Florida Senate OVERTURNS a Two-Year Ban on the Sale of AR-15’s

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In another unsuccessful attempt to pass gun control since the Parkland massacre, the Florida senate OVERTURNS a two-year ban on the sale of AR-15s just 15 MINUTES after it was approved!

Let’s face it! The 2nd Amendment gives the right of all people to keep and bear arms. No amount of gun control laws will stop crimininals from shooting innocent bystanders. If anything, instead of trying to pass gun control laws, the schools should be throwing away those ‘gun free zone’ signs and stepping up to train teachers to carry guns on campus.

The Florida state senate briefly approved a two-year freeze on the sale of AR-15 rifles on Saturday, before overturning the measure 15 minutes after the initial vote.

The vote to pass the bill came on an unrecorded voice vote, in which lawmakers shouted ‘yea’ or ‘nay’.

Senate President Joe Negron, a Republican, ruled that the amendment passed on the voice vote, the Tampa Bay Times reported.

The measure then failed 21-17 on a recorded vote minutes later.

The no votes were all cast by Republicans, while two Republicans joined 15 Democrats on the yea votes.

The surprise vote came on an amendment to bill SB 7026, which would inject millions of dollars into mental health and school safety programs, as well as impose new limits on gun access for the first time in three decades in Florida.

Lawmakers debated the bill passionately on a rare weekend session, just weeks after the massacre that left 17 dead at Marjory Stoneman Douglas High School in Parkland.

Senator David Simmons, a Republican who opposes the ban, defended the need for civilians in a constitutional republic to keep and bear arms.

‘Our founding fathers weren’t talking about hunting, and they weren’t talking about protecting themselves from the thief down the street who might break in,’ he said, adding that citizens need guns to protect themselves from a tyrannical government.

Simmons cited Adolph Hitler’s seizure of guns from German citizens as an example of the potential negative consequences of gun control measures.

Democrat Senator Kevin Rader, who is Jewish and represents Parkland, called the analogy ‘absolutely unfair’ and said he supported the ban on sales of AR-15s.

Controversy around AR-15s has grown after several high-profile mass shootings including the recent one in Parkland, Florida.

However roughly 90 per cent of the firearms homicides in the US are committed with handguns, in cases where the type of gun is known, according to the FBI.

If the Florida amendment temporarily banning AR-15 sales had passed in the state Senate, it is unlikely that it would have passed the state House, which is even more conservative.

The Senate session on Saturday was originally supposed to wrap up discussion by 1 pm. But senators extended the session to 9 pm as debate on numerous amendments extended for hours.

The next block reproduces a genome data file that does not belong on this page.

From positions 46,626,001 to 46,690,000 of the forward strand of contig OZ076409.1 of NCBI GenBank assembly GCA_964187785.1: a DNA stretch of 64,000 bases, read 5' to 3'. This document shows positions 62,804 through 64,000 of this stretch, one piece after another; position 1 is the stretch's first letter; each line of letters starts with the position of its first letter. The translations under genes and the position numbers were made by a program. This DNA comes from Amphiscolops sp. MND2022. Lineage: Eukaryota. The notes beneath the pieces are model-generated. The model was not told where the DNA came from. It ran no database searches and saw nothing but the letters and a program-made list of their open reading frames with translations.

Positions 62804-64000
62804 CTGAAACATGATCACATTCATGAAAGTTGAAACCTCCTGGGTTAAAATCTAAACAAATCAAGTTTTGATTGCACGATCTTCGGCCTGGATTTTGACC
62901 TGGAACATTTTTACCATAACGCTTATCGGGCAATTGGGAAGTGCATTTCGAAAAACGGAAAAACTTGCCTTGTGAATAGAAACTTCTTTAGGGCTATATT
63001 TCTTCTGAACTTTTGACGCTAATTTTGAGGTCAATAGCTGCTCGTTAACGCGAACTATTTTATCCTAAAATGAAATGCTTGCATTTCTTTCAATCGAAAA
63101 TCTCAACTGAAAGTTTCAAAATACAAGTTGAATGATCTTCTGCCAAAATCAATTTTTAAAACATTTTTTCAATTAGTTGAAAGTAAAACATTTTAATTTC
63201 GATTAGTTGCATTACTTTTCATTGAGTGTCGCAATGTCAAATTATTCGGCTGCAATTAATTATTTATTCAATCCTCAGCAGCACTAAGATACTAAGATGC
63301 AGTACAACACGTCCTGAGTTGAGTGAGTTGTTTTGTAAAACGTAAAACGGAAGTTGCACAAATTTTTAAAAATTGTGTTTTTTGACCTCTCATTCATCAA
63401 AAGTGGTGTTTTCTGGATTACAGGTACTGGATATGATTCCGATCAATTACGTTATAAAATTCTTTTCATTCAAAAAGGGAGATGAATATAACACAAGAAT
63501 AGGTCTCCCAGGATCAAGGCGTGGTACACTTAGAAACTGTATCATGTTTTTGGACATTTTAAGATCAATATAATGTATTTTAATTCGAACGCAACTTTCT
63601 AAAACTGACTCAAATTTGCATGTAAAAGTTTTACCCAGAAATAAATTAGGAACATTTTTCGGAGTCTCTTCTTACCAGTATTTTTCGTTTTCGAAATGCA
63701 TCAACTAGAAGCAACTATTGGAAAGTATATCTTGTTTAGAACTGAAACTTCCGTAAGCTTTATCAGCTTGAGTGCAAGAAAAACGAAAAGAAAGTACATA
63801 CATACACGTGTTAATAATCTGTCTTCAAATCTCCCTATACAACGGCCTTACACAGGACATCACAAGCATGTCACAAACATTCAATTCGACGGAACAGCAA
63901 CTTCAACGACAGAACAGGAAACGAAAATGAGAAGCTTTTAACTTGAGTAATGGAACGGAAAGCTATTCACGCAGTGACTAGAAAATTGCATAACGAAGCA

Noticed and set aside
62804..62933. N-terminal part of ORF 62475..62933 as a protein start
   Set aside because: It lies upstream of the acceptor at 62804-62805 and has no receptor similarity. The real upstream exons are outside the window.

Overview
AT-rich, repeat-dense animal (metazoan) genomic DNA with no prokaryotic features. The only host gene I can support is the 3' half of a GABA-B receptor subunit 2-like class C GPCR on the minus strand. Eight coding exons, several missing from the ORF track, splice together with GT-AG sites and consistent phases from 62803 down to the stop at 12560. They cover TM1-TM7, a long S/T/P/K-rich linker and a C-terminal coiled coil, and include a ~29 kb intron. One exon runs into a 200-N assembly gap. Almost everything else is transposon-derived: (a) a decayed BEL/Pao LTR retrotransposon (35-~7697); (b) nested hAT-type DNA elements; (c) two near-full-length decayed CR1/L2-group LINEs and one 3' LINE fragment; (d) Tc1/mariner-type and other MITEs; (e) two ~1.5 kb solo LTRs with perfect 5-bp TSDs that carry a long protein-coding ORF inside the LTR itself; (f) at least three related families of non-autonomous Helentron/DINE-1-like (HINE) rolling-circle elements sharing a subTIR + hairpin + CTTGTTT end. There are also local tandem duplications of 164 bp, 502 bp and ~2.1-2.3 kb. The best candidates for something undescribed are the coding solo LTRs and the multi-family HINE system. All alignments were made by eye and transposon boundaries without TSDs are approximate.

The Florida bill includes $18.3 million for mobile crisis teams working with the Department of Children and Families and the schools, $500,000 for mental health first aid training, and $69 million for mental health assistance to school districts.

It would also extend a three-day waiting period for handguns to all firearms, ban bump stocks and raise the age limit to purchase shotguns and rifles to 21, which is already the federal age limit for handguns.

The Senate is expected to approve the measure Monday and send it to the House, where leaders there hope to approve it in time for it to reach the governor’s desk before the session ends on March 9.

The Senate rejected nearly four dozen Democratic amendments — from banning assault weapons, creating a registry for guns, allowing local governments to pass stronger gun laws and requiring background checks for gun purchases outside of the state, to prohibiting the sale and transfer of large-capacity magazines.

Another amendment, to remove the proposal to allow school districts to train and arm teachers, failed on a 20-18 vote, with Republican Tom Lee of Thonotosassa joining Garcia, Flores and the Democrats.

The so-called “school marshal program” would allow school districts to work with county law enforcement to deputize trained school personnel to carry concealed weapons during school hours. Gov. Rick Scott has said he opposes arming school teachers, and the program is opposed by most of the members of the 28-member Florida Conference of Black State Legislators, who fear that black students could become disproportionately discriminated against by school officials carrying firearms.

Parkland parents and students who have appeared before legislative committees were overwhelmingly opposed to arming school teachers, as is the governor. A statewide Quinnipiac University poll conducted last week said 56 percent of voters oppose the idea and 40 percent support the giving teachers firearms.

In response to that concern, the Republican majority agreed to accept an amendment by Sen. Randolph Bracy, D-Orlando, to require school officials who are trained to carry weapons to also undergo 12 hours of diversity training, on top of the 132 hours of firearms training they must receive to be certified to carry a weapon in school.

It will be known as the Marjory Stoneman Douglas High School Public Safety Act.

I think it’s a step in the right direction, but certainly not the end of the discussion or the end of the problem. Florida has much work to be done yet to continue to improve schools and provide safety for our children. To ban guns is not constitutional under the privacy and right to bear arms provisions of Florida’s Constitution.

 

 

 

Resources: Daily Mail, Tampa Bay Times

 

 

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